Most collars have an adjustable button that signals the level of static shock correction it will deliver. Always start your pet on the lowest setting and if no positive response is received, then adjust the setting. If the static is too strong, your pet will attempt to run from the boundary in a panic. This could send your pup even farther beyond the boundary, which may repeatedly trigger the static correction, leaving him confused as to why it’s happening. This could traumatize your dog, or at least leave him very anxious and upset for a long while. Also, make sure the collar beeps at the right moment, before the static shock is delivered, so your pet knows that it is approaching the boundary.
- Training And Removal Of Boundary Flags
Most models of wireless pet containment systems contain a training guide, which is also available on YouTube, to help you train your pet to stay inside the boundary. Please note that it will take some dedicated time and understanding to train pets properly. Once the training is complete, slowly remove the boundary flags, allowing the pet to ease into the unmarked boundary. The receiver collar, which is a crucial component of the wireless fence, must be properly working throughout the training process.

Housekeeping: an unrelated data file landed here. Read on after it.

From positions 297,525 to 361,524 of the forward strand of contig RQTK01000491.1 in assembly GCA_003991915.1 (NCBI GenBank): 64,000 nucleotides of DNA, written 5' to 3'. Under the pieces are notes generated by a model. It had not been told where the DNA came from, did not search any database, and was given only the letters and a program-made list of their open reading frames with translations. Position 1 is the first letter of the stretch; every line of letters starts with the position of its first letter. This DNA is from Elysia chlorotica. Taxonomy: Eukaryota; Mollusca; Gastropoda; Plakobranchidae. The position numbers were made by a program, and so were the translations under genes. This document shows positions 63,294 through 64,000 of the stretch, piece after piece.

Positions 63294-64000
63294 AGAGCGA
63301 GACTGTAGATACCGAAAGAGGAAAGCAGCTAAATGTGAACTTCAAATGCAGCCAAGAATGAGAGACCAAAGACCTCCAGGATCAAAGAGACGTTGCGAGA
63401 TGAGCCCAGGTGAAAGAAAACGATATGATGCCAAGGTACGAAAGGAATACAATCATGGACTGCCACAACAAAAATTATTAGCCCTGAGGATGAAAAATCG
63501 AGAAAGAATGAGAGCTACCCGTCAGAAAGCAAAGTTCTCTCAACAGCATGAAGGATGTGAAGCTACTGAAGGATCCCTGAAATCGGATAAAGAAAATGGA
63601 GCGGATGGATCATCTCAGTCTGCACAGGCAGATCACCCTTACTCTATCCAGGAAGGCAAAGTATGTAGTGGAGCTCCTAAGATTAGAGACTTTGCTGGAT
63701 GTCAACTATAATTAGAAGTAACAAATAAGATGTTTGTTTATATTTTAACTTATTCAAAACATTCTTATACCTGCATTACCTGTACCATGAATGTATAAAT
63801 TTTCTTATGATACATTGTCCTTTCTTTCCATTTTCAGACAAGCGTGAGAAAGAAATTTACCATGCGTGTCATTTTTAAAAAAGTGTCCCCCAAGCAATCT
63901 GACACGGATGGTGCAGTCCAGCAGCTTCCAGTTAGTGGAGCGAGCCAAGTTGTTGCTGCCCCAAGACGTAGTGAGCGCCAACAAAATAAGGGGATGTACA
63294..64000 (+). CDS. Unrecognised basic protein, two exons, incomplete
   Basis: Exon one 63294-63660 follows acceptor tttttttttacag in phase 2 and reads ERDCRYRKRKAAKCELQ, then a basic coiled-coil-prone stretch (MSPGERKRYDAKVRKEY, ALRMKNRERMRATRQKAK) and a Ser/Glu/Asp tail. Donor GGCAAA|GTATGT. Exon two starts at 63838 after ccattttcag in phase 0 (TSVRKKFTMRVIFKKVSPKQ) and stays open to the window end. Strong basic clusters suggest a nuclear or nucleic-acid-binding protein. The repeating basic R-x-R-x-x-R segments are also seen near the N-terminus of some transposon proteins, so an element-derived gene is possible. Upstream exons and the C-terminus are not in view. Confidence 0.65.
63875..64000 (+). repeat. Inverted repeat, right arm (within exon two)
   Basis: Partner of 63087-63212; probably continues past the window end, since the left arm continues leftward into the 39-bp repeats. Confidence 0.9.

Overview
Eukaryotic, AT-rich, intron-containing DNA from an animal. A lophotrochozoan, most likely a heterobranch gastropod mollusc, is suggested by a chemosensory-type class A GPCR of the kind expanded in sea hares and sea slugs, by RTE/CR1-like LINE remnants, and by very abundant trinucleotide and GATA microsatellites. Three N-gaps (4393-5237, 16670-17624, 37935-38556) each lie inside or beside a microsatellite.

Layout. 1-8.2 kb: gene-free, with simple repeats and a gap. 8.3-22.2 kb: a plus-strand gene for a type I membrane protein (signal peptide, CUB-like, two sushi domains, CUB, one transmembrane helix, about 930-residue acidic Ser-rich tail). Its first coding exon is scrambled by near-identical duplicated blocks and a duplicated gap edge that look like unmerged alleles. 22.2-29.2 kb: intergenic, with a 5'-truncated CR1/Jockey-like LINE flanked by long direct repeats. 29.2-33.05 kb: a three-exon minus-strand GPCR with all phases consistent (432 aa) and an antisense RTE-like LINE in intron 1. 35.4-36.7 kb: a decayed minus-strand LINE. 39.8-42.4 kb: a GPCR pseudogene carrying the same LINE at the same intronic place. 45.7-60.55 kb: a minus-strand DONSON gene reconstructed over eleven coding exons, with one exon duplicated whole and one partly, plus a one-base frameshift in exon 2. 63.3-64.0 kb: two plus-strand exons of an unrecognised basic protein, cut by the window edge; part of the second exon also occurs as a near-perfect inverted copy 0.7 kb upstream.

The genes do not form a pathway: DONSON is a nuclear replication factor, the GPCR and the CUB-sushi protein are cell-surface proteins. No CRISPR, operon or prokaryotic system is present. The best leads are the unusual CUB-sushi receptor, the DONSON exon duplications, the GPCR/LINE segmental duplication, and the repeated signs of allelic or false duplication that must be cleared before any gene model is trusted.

Training your pet to stay inside the boundaries is a matter of consistency and confidence for the trainer. It has been proven that a mixed method of boundary static shock, reward, and reinforcement is the best way to get lasting behavioral changes. Make sure you follow the recommendations of the manufacturer when setting up your system, as they do vary. You may experience a harder time with receiving signal in areas that have steep declines or inclines, so test the new wireless dog fence device first.
Frequently Asked Questions
Do wireless dog fences really work?
Wireless dog fences have around a 70% effectiveness rate, according to statistics from May 2014. While they are an option, it’s important to keep in mind that they may not be as effective as other types of fencing.
How big of an area can a wireless dog fence cover?
A wireless fence can be personalized to cover a maximum radius of 90 feet, or an area 180 feet across. These systems were initially developed to be used for camping and traveling for 1-2 hours, so they tend to have a shorter range than wired systems.
What is the best fencing for dogs that escape?
Dogs that have honed their escape artistry might need the extra security provided by a physical fence. Aluminum fencing is a durable option that can help keep dogs safe, as it can withstand damage that could be caused by the pet. Timber fencing can cause issues, such as deteriorating and making it easier for dogs to escape. Supporting physical fencing like this with a wireless electric dog fence should be enough to make frequent escapees behave.
What is better than invisible fence?
GPS fences like the Halo GPS Dog Fence often come with a lot of features and are not limited by a base transmitter unit or require you to bury any wire. They operate as a multi-layer system that provides protection beyond your boundaries. It only uses a single device — just the collar around your pet’s neck — to guide your pet into safe surroundings when they cross the boundaries. As a security device, it’s significantly more advanced than an invisible fence.